HARTFORD, Conn. – A federal judge is being asked to decide whether Connecticut has violated the rights of dog owners by holding animals deemed dangerous for years on what amounts to a canine death row.
There was a hearing Monday in a lawsuit involving dogs from Waterbury, Manchester and Southington. But it seeks class-action status and an injunction that would prevent the destruction of any animal under a disposal order while the court decides if the state law is constitutional.
Kim Miller hopes it will lead to a reprieve for her dogs, Kato and Kleo, Rottweilers who have been held since being ordered destroyed in October 2012. Miller said the pair, who were 1 and 2 years old at the time, got out of her Hamden yard and bit a neighbour only after they were attacked with sticks and bats.
“My dogs were just puppies when they were taken,” she said outside the courthouse. “The kennel they are in isn’t set up for their long-term care. They are suffering.”
Attorney Thompson Page argued the state has no standards for determining when an animal should be euthanized, leaving it to the discretion of local animal control officers.
He argues that is a violation of due process and an unreasonable seizure of property.
Animal owners are given 14 days after a destruction order to ask for an appeal hearing before Animal Control Division of the state Department of Agriculture. The owner can seek additional appeals in court.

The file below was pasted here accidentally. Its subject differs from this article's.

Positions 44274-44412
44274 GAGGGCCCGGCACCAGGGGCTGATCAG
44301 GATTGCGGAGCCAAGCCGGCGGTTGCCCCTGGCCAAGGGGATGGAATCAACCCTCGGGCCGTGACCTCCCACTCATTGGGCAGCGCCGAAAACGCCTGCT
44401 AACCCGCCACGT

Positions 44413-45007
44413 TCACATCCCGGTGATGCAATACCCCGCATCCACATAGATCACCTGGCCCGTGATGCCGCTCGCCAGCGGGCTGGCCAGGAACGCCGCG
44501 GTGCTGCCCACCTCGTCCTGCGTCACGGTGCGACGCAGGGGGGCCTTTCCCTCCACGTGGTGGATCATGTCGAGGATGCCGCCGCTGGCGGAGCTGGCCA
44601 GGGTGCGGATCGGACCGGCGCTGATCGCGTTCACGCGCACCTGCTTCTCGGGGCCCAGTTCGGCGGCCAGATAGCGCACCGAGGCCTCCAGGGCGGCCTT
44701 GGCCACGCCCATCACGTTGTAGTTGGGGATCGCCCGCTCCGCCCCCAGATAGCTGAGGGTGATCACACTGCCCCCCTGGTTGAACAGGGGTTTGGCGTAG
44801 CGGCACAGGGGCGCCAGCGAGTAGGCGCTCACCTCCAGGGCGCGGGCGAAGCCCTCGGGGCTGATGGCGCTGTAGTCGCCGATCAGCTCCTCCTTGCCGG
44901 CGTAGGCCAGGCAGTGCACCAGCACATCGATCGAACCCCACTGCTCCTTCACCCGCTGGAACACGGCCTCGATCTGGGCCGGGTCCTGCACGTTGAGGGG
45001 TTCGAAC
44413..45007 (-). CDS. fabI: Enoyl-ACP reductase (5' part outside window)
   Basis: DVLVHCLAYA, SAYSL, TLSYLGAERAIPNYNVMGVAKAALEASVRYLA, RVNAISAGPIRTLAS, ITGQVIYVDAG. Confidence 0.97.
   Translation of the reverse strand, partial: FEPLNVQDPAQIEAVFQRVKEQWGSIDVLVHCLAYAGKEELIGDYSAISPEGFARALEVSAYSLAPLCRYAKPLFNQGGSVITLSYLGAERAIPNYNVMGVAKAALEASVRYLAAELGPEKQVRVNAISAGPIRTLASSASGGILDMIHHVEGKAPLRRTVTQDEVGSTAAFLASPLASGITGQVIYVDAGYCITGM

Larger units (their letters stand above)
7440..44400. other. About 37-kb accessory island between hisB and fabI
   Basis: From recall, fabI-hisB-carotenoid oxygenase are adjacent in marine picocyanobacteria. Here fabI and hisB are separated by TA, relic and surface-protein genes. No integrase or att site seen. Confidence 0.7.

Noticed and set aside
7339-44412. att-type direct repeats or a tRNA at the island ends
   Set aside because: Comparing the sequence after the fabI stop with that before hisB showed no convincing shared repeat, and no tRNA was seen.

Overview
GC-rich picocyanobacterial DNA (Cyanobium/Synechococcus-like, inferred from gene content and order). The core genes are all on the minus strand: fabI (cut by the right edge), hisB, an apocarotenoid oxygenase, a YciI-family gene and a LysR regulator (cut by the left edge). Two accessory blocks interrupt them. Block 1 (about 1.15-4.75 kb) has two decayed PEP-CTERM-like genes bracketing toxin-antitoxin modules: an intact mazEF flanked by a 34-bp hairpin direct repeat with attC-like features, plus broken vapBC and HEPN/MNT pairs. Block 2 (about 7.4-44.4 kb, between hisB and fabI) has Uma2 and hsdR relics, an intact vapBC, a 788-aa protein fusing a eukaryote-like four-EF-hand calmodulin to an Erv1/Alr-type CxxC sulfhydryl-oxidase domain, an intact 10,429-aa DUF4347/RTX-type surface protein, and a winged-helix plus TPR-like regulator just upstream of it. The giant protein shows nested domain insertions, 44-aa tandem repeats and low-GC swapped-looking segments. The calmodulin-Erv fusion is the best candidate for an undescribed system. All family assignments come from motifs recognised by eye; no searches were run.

But Page said it can take months just to schedule a hearing and the process forces the owner to prove their animal did nothing wrong, rather than force the state to prove the animal deserves to die.
“In America, you are supposed to be innocent until proven guilty,” Miller said outside the courthouse. “When it comes to dogs, you are guilty until you can prove they are innocent.”
Steven Reviczky, the state’s agriculture commissioner, testified the appeals process actually required the towns prove by a preponderance of the evidence that the disposal order is necessary.
He said his department provides extensive training to animal control officers, but acknowledge there are no specific standards that need to be met to determine if an animal deserves to die. He said he often sees evidence such as pictures of a victim’s nose on the floor or chest torn open.
“I think the standard in most cases is common sense,” he said.
But Reviczky also acknowledged that neither he nor his hearing officers are attorneys and that he supports legislation that would shift the decision in life or death appeals to the courts.
A separate federal lawsuit on Kato and Kleo’s individual case was dismissed on Friday. But judge Thompson told Hamden’s attorney he expects the dogs won’t be euthanized at least for 10 days to give Page time to file a motion for an injunction.
He did not indicate when he might rule in the larger case, which seeks to include a class of about 50 dog owners, such as Miller.